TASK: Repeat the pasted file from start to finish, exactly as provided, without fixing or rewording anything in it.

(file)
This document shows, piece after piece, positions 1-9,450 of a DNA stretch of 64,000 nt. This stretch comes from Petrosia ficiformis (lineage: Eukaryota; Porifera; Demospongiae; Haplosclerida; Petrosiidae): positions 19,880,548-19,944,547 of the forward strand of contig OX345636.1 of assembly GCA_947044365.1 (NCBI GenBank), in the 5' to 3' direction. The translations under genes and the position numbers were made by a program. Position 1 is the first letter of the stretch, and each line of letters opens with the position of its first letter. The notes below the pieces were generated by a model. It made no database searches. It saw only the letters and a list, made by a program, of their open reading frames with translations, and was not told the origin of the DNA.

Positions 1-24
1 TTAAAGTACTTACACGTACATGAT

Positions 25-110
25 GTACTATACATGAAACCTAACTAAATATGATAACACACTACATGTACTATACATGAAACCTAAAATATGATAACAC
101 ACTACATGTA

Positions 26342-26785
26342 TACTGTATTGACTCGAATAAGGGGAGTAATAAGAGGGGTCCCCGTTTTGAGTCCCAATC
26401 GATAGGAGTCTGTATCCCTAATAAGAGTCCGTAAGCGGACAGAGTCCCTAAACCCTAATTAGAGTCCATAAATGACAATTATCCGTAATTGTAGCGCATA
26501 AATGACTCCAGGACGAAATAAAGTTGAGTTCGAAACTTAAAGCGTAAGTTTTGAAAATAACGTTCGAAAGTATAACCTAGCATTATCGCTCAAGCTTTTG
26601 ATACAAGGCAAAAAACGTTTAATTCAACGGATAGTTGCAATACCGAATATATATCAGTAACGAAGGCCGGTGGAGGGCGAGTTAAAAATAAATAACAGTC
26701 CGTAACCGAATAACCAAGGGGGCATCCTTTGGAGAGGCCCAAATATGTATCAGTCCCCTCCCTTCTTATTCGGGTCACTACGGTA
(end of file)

This document shows, piece after piece, positions 1-9,450 of a DNA stretch of 64,000 nt. This stretch comes from Petrosia ficiformis (lineage: Eukaryota; Porifera; Demospongiae; Haplosclerida; Petrosiidae): positions 19,880,548-19,944,547 of the forward strand of contig OX345636.1 of assembly GCA_947044365.1 (NCBI GenBank), in the 5' to 3' direction. The translations under genes and the position numbers were made by a program. Position 1 is the first letter of the stretch, and each line of letters opens with the position of its first letter. The notes below the pieces were generated by a model. It made no database searches. It saw only the letters and a list, made by a program, of their open reading frames with translations, and was not told the origin of the DNA.

Positions 1-24
1 TTAAAGTACTTACACGTACATGAT

Positions 25-110
25 GTACTATACATGAAACCTAACTAAATATGATAACACACTACATGTACTATACATGAAACCTAAAATATGATAACAC
101 ACTACATGTA

Positions 26342-26785
26342 TACTGTATTGACTCGAATAAGGGGAGTAATAAGAGGGGTCCCCGTTTTGAGTCCCAATC
26401 GATAGGAGTCTGTATCCCTAATAAGAGTCCGTAAGCGGACAGAGTCCCTAAACCCTAATTAGAGTCCATAAATGACAATTATCCGTAATTGTAGCGCATA
26501 AATGACTCCAGGACGAAATAAAGTTGAGTTCGAAACTTAAAGCGTAAGTTTTGAAAATAACGTTCGAAAGTATAACCTAGCATTATCGCTCAAGCTTTTG
26601 ATACAAGGCAAAAAACGTTTAATTCAACGGATAGTTGCAATACCGAATATATATCAGTAACGAAGGCCGGTGGAGGGCGAGTTAAAAATAAATAACAGTC
26701 CGTAACCGAATAACCAAGGGGGCATCCTTTGGAGAGGCCCAAATATGTATCAGTCCCCTCCCTTCTTATTCGGGTCACTACGGTA